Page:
Identifying the Culture of Your Service Desk

Overwhelmingly, users contact the service desk only when something is wrong. Of course! For those of us working within these environments, this sentiment is no surprise. Far from it, actually.

I work with several consultants who work with dozens of excellent organizations, and this sentiment is one of the most pressing concerns they face: the only time that a customer or colleague contacts the service desk is when something is wrong, and that leads to obvious negative connotations.

Some steps can be taken, but doing so requires the right amount of introspection and a bit of effort. Among the essential steps that service desk leaders can take to mitigate this perception is examining themselves.

What is your identity?

You must first determine your identity as a service desk. What are the services offered and how? How does your team provide value to users within your organization? What products do you make available to your users other than break-and-fix repair and response? Finally, and most important, how do you communicate these points outwardly to customers?

Based on these questions, you can address another critically important question: Is your service desk heading in the right direction while ensuring all parties are on the same page?

The more clearly the service desk's purpose and its offerings are defined, the better you can communicate with users the value that you can provide. This lets you determine what your team is and what it can deliver and communicate this with your organizational users. In other words, you need to market your product and services to your customers.

During this exercise, be careful to determine where you want your service desk to be versus where it is currently. Doing so, you can roadmap where you want it to be.

You can empower users by offering then knowledge freely in a service catalogue. This can include information about what the service desk provides and the way it is provided.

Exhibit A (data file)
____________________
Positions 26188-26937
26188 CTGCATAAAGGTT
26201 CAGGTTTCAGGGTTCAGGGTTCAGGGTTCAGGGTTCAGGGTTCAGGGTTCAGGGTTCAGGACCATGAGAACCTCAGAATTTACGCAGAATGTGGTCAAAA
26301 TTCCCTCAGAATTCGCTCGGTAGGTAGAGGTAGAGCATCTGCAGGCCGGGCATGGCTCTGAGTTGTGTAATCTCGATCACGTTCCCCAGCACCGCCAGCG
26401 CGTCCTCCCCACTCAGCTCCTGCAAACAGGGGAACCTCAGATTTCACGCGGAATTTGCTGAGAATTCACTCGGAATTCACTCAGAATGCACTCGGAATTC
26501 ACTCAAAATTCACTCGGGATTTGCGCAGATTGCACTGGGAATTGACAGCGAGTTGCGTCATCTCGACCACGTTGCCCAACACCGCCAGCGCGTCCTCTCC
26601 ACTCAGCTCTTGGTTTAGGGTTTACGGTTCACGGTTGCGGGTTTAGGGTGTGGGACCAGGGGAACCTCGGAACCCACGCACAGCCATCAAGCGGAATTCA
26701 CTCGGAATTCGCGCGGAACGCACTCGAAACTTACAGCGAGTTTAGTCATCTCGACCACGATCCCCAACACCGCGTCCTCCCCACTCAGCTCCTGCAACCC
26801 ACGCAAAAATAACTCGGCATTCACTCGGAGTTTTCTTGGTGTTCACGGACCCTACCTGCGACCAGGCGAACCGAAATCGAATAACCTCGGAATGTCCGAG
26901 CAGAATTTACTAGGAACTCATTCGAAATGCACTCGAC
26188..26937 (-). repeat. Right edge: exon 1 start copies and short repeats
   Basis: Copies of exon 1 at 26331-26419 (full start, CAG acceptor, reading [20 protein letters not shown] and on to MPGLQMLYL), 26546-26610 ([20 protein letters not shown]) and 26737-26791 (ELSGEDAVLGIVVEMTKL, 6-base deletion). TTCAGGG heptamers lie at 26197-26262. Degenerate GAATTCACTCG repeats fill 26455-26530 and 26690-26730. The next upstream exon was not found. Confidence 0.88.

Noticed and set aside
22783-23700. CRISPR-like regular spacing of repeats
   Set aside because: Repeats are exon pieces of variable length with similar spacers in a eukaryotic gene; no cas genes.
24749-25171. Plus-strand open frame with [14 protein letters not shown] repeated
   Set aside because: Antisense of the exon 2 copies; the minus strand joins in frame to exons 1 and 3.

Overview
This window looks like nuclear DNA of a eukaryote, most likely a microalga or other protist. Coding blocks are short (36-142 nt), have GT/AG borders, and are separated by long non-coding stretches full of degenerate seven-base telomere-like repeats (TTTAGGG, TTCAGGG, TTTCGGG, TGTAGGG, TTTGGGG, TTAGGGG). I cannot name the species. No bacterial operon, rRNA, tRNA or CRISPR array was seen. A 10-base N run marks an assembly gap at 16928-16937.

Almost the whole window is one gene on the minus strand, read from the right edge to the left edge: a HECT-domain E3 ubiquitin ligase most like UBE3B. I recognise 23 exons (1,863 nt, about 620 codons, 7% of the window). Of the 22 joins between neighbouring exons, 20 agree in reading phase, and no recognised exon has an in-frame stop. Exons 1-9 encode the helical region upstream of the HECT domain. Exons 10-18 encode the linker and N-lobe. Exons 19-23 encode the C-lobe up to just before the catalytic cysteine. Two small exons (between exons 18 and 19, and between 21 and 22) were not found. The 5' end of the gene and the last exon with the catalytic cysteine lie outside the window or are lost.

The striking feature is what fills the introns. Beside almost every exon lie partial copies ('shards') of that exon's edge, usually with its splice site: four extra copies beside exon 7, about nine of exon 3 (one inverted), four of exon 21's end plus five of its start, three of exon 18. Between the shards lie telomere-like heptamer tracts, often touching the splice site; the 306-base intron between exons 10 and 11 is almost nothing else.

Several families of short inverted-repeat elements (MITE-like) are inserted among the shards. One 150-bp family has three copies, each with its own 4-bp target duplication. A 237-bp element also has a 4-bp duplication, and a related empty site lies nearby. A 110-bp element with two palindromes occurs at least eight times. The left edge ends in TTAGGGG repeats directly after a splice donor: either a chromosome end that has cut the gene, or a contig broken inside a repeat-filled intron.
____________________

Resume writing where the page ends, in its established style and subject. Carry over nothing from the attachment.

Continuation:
Those with a strong internal culture should useit! You can use this simple step used as a brand for the department, which can be used to raise your recognizability to improve your service level with users.

Know your customers.

Do you know your customers? Why make assumptions about who they are and might be when you can speak with them directly. Often, during these discussions , opinions become more important than facts. Here's an example: You deliver Y in X amount of time. Even so, this might seem too long of a wait for users. If that's the case, what matters is how users feel about the experience, even if facts paint another picture.

When speaking with and learning who your users are and how they want to be served through the service desk, consider creating customer personas. These are stereotypical representations of your customers that you can use to anticipate how different user groups react to changes to any services offered or to the self-service portal, for example.

One warning about personas: They tend to be a representation of the extreme opposite personality from the IT department. Make sure you don't forget about the people in the middle.

The personas should represent several user groups, even across several departments.

Promote yourselves.

When you've established a great department with a strong sense of self and understanding of how to best help users, tell everyone in the organization. Send internal emails, place posters of the service desk offerings around the facility, and consider making business cards to promote the services available.

Whether you want users to engage the self-service portal or you want to promote a new service or emphasize that you're there to help, it's vital to think like a marketer and keep your branding consistent. Doing so provides you with a strong identity and can help people talk about the services offered by the service desk.

Additionally, make use of customer champions and communicate feedback and successes. Each of these steps can help you ensure that the service desk does more than merely responding to broke-and-fix requests, and being a punching bag during times of trial and struggle.

Sumit De is head of consultancy at TOPdesk UK.